And this, of course, was only the top three clubs in the division. At the bottom of the table Wolverhampton Wanderers travelled to the south coast to play Brighton & Hove Albion needing an unlikely sequence of events to avoid the drop, but two first half goals were enough to secure a fourth place finish for Brighton and condemn Wolves to a second successive relegation. A plaintive rendition of “Que sera sera, whatever will be, will be, we’re going to Shrewsbury” seemed to sum up their afternoon, but the drama at the bottom of the table was happening elsewhere as Wolves slipped through the trapdoor – the first club to be relegated twice in succession from the top division, having done this once before, in 1985 – with barely a whimper. It promises to be a summer of discontent at Molineux.
A little higher up the table, the scramble to avoid that third relegation place was as frantic as we might have expected. Peterborough United looked as if they must surely have done enough to avoid the drop when they took the lead twice at Crystal Palace, but a combination of throwing their lead away – Palace’s winning goal came after eighty-nine minutes from Mile Jedinak – and results elsewhere eventually condemned them relegation. Huddersfield Town were also coming from behind, twice at home against Barnsley, with a goal from James Vaughan eventually securing a single point which was enough for both clubs to avoid relegation, whilst the recently free-falling Millwall were also only spared by Peterborough’s defeat when Connor Sammon scored with five minutes to play for Derby County against them.
And on top of all this, there was still a race for the division’s last two play-off places between four clubs, two of which were playing each other. Crystal Palace secured their place – and a likely fractious semi-final against Brighton – albeit by taking a tortuous route which involved falling behind twice against Peterborough. Bolton Wanderers had started the day in the final play-off place, but went two goals down at home against Blackpool before coming back to draw, meaning that many eyes now turned to the East Midlands derby match between Nottingham Forest and Leicester City, and it was Leicester who won by three goals to two, yet again in a dramatic fashion, thanks to a goal from Anthony Knockaert in stoppage time at the end of the match.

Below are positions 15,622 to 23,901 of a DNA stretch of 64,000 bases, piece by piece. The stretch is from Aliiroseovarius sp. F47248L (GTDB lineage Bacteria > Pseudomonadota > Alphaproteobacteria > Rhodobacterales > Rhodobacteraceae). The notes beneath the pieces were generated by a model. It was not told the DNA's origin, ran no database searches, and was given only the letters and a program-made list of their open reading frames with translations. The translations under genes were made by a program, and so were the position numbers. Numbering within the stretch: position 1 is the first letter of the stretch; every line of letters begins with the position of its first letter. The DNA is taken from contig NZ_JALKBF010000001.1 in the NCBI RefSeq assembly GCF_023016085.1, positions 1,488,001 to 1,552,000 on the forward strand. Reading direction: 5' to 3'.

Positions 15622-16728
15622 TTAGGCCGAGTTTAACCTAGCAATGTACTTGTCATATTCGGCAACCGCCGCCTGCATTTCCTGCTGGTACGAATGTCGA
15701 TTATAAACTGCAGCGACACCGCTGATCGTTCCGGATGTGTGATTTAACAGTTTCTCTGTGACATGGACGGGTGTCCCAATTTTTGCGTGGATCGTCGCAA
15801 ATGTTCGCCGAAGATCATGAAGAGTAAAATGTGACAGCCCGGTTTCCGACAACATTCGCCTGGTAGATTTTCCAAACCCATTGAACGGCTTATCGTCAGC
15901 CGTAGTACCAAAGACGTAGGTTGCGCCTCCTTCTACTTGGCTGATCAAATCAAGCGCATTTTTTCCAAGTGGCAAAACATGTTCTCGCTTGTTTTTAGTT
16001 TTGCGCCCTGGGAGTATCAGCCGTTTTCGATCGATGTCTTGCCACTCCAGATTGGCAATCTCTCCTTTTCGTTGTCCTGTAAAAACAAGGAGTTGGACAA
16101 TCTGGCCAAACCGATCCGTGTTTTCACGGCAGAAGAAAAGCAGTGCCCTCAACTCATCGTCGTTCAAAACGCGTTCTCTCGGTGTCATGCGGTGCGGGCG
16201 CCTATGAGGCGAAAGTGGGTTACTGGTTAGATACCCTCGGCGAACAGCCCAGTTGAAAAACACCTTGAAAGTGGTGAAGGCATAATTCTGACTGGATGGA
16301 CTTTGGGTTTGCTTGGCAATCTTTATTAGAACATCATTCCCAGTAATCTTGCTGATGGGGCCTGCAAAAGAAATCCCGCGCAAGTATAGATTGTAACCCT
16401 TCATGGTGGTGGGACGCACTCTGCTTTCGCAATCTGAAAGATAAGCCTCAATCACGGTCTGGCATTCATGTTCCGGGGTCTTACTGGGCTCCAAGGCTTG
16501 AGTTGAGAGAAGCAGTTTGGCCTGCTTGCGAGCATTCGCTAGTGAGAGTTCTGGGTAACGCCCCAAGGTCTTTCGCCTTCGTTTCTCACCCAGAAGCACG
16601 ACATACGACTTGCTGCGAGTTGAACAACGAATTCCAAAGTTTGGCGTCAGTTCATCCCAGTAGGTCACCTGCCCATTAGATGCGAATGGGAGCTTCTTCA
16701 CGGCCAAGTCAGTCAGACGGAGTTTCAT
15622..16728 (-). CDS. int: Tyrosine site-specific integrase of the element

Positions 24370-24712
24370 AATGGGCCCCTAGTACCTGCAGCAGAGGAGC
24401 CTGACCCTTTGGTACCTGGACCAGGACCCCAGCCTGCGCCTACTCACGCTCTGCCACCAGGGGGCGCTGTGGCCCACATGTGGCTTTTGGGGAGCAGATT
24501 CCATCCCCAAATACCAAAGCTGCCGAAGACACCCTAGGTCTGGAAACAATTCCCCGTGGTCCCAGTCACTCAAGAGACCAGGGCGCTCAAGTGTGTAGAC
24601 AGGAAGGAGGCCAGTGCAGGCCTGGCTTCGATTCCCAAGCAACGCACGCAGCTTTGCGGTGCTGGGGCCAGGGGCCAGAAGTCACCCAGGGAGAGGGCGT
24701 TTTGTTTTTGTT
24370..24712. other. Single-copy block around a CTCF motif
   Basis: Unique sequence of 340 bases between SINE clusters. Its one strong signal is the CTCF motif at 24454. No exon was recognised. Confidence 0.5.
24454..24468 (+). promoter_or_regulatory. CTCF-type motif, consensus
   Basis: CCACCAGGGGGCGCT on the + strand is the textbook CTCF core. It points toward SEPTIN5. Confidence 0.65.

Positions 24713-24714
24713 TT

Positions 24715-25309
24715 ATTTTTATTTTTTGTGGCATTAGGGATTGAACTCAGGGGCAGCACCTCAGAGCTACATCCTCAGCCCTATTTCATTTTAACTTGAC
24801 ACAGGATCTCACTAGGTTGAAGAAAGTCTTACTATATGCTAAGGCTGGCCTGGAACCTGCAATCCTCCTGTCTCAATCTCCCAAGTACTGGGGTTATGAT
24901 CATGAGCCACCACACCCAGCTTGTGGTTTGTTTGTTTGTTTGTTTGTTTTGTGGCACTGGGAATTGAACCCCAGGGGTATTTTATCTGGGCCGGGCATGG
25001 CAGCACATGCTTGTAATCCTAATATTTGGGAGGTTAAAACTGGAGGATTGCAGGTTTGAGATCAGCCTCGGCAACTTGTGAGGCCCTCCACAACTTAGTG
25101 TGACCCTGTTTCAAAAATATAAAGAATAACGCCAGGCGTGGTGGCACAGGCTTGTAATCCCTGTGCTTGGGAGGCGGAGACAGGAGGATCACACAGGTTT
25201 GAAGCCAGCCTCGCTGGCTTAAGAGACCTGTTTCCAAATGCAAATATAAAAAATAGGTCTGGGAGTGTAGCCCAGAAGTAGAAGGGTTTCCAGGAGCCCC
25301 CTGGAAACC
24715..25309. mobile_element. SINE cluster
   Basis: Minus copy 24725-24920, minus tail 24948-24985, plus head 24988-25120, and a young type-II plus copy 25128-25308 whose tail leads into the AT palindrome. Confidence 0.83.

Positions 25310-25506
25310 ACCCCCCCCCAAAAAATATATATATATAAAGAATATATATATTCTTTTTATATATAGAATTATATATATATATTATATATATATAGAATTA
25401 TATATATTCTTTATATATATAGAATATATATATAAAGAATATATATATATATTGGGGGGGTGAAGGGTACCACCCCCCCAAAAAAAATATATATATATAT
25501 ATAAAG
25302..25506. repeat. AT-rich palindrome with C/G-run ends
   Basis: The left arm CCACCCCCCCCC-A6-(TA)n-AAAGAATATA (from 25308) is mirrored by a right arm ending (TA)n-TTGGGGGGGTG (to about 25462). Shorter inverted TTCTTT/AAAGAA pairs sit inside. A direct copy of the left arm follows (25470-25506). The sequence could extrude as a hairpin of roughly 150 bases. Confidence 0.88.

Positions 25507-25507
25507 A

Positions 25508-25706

It is, of course, entirely appropriate that the regular season in the Football League Championship should have ended in such a manner. While the top divisions across Europe have all largely fizzled out into a series of processions – Manchester United lead the Premier League by thirteen points and Juventus lead Serie A by eleven points, while Barcelona are eight points ahead of Real Madrid with a game in hand in Spain and Bayern Munich lead the Bundesliga by twenty points – the entire three divisions of the Football League in England had drama to the last minutes of the last day of the season, and yesterday afternoon’s excitement was a timely reminder, during cynical times, of why we throw our lot in with this frequently ridiculous game in the first place. Perhaps the increasing gap between the haves and have nots of football will mean that days like yesterday will, in the fullness of time, become a thing in the past, and it is this lingering suspicion which leads to the feeling that we should enjoy days like yesterday while we still can. It may be too much to ask for, but a repeat next season across all three divisions would be most welcome.